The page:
hyperinsulinism


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Related to hyperinsulinism: Hyperinsulinemia

hyperinsulinism

 [hi″per-in´su-lin-izm″]
1. excessive secretion of insulin by the pancreas, resulting in hypoglycemia.
2. insulin shock from overdosage of insulin.

hy·per·in·su·lin·ism

, hyperinsulinemia (hī'pĕr-in'sū-lin-izm, hī'per-in'syū-lin-ē'mē-ă),
Increased levels of insulin in the plasma due to increased secretion of insulin by the beta cells of the pancreatic islets; decreased hepatic removal of insulin is a cause in some patients, although hyperinsulinism usually is associated with insulin resistance and is commonly found in obesity in association with varying degrees of hyperglycemia.

hyperinsulinism

/hy·per·in·su·lin·ism/ (-in´sŭ-lin-izm″)
1. excessive secretion of insulin.

hyperinsulinism

(hī′pər-ĭn′sə-lə-nĭz′əm)
n.
A condition marked by excessive secretion of insulin by the islets of Langerhans, resulting in hypoglycemia; the symptoms are similar to those of insulin shock, though more chronic in character.

hyperinsulinism

(hī′pər-ĭn′sə-lə-nĭz′əm)

hyperinsulinism

[-in′səliniz′əm]
Etymology: Gk, hyper + L, insula, island
an excessive amount of insulin in the body. It may be caused by administration of an insulin dose greater than required or the presence of an insulin-secreting tumor in the islets of Langerhans or insulin reference. If there is hypoglycemia, symptoms include hunger, shakiness, and diaphoresis. See also insulin shock.

hy·per·in·su·li·ne·mi·a

(hī'pĕr-in'sŭ-lin-ē'mē-ă)
Increased levels of insulin in the plasma due to increased secretion of insulin by the beta cells of the pancreatic islets.
Synonym(s): hyperinsulinism, hyperinsulinaemia.

hy·per·in·su·li·ne·mi·a

(hī'pĕr-in'sŭ-lin-ē'mē-ă)
Increased levels of insulin in the plasma due to increased secretion of insulin by the beta cells of the islets of Langerhans.
Synonym(s): hyperinsulinism, hyperinsulinaemia.

hyperinsulinism

1. excessive secretion of insulin by the pancreas, resulting in hypoglycemia. See also insulinoma.
2. insulin shock from overdosage of insulin.

Patient discussion about hyperinsulinism

Q. My husband is diabetic and is living with insulin. He is again having nausea, heartburn, high bloating.. My husband is diabetic and is living with insulin injection. I am paralyzed in one leg and I am home bound. He is the sole earning person in our family to meet our financial needs. He has developed a high stress and depression due to his work which makes him to travel very frequently. He is holding a position in Sales Department. He was given antidepressants. They had helped him to reduce on his stress. But his stomach problems have increased after taking antidepressants. He is again having nausea, heartburn, high bloating and he even eats less as he feels himself full. This is giving stress to him and his depression is increasing again. What do we do? He is living a terrible life.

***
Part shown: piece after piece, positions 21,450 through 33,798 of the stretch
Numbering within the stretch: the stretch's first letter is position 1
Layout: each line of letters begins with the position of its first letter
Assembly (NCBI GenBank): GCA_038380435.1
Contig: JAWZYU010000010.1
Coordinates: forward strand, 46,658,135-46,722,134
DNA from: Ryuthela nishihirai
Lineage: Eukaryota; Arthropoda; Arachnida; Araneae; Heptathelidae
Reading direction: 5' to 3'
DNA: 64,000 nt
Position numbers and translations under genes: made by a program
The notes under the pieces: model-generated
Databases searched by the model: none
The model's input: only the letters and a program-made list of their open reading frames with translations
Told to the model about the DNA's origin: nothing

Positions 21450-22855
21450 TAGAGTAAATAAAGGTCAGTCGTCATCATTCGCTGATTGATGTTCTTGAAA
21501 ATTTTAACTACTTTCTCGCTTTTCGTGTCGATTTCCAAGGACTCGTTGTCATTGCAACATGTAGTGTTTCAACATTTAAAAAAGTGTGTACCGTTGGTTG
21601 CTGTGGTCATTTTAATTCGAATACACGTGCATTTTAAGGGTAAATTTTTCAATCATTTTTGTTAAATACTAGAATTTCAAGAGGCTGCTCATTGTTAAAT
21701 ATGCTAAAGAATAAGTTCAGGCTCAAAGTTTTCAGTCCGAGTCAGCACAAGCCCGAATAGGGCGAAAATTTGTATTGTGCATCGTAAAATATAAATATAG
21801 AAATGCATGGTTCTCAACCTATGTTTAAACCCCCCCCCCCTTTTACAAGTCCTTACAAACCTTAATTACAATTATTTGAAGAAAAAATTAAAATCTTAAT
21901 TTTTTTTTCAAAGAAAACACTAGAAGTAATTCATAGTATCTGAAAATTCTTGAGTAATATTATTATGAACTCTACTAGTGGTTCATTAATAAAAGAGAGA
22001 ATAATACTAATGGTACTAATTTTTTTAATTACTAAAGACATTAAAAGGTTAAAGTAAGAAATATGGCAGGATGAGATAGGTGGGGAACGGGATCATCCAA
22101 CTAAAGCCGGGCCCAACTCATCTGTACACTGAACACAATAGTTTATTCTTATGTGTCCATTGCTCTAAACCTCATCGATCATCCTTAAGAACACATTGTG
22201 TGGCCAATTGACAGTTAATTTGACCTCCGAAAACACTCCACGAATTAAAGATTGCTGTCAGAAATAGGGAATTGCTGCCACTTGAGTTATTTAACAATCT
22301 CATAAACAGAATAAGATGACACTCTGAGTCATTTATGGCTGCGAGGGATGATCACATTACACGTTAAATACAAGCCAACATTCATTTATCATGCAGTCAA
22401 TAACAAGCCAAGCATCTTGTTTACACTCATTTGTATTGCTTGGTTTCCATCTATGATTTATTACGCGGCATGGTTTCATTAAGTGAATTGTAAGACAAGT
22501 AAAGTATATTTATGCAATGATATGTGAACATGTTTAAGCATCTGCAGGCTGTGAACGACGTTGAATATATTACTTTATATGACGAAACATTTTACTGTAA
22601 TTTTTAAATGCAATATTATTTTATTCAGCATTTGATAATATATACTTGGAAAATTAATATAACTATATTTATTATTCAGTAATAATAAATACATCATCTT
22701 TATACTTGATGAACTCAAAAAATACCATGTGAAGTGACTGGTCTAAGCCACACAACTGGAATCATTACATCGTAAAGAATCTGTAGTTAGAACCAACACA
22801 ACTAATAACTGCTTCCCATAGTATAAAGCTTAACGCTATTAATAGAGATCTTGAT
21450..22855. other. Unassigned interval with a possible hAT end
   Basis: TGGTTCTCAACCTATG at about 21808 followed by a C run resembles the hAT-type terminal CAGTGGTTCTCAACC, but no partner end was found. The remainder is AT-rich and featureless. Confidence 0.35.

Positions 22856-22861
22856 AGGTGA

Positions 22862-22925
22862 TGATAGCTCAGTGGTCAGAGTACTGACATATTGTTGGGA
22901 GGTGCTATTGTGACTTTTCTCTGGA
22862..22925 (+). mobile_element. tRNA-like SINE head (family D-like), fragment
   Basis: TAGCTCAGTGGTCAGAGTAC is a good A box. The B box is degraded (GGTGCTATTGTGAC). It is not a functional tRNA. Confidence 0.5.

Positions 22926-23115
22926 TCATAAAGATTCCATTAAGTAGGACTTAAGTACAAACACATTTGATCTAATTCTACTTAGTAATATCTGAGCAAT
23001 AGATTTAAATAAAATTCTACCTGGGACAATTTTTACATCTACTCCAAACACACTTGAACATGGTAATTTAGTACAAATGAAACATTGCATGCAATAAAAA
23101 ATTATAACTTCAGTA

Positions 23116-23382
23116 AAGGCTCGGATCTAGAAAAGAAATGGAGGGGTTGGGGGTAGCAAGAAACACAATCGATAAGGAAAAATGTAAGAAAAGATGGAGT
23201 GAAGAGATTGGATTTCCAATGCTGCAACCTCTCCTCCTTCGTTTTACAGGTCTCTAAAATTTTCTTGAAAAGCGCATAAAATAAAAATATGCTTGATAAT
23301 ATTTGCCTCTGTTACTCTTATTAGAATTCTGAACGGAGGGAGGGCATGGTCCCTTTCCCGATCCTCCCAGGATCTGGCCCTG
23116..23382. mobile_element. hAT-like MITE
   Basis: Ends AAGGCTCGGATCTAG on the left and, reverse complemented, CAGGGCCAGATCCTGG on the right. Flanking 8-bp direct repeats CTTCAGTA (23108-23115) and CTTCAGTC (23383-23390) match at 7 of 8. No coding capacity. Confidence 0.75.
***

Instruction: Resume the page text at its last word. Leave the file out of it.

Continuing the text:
A. Stomach problem like Gastroparesis is associated with type 1 diabetes. His diabetes with high work related stress has increased his depression problem as well. Persons having antidepressants can have these symptoms of gastro paresis which gets doubled with diabetes. You must meet your doctor and proceed with the treatment. This can also happen due to poor sugar control. He can eat 6-7 meals per day instead of regular three meals this will be of good help.
http://www.youtube.com/watch?v=-5jcOo25ms0&eurl=http://www.imedix.com/health_community/v-5jcOo25ms0_tcoyd_diabetes_gastrointestinal_tract?q=gastro%20paresis%20with%&feature=player_embedded

More discussions about hyperinsulinism
References in periodicals archive ?
The treatments currently available for congenital hyperinsulinism are problematic: they range from almost total removal of the pancreas, which produces diabetes artificially, to administration of drugs which regulate the activity of the pancreatic cells more or less precisely but have major side effects.
However, when considered together, insulin responses observed in all five cases do point to a trend which, if validated by additional data and seen in light of established adverse effects of hyperinsulinism, (18,19) might prove to be clinically significant.
However, brain damage can occur in up to 50 per cent of children with hyperinsulinism if their condition is not diagnosed or if treatment is ineffective.
During the menopausal transition there is an emergence of features related to the MetS which in turn increase CVD risk, such as obesity, atherogenic lipid profiles, diabetes mellitus, hyperinsulinism and hypertension [1].
Examples of its medical usage would include: Hyperactivity - overactive Hypertension - high blood pressure Hyperthyroidism - overactive thyroid gland Hyperinsulinism - too much insulin
Syndromes associated with macrodontia: pituitary gigantism, otodental syndrome, XYY men, pineal hyperplasia with hyperinsulinism.
Sozen I, Arici A Hyperinsulinism and its interaction with hyperandrogenism in polycystic ovary syndrome.
Taylor was diagnosed with hyperinsulinism - a condition where too much insulin is in the blood.
Methods include laboratory measurement of hormones and biomarkers; molecular genetics and bioinformatics; sonographic measurement of endocrine tissue; radionuclides; and tests of thyroid function, growth hormones, water regulation, inherited disorders of sodium regulation, calcium disorders, hypoglycemia and hyperinsulinism, insulin resistance, testis and ovary function, and the adrenal cortex.
Those who participated in the online survey reported a wide array of conditions, such as Marfan's Syndrome, congenital hyperinsulinism and aplastic anemia.
Treatment of hirsutism, hyperandrogenism, oligomenorrhea, dyslipidemia, and hyperinsulinism in nonobese, adolescent girls: effect of flutamide.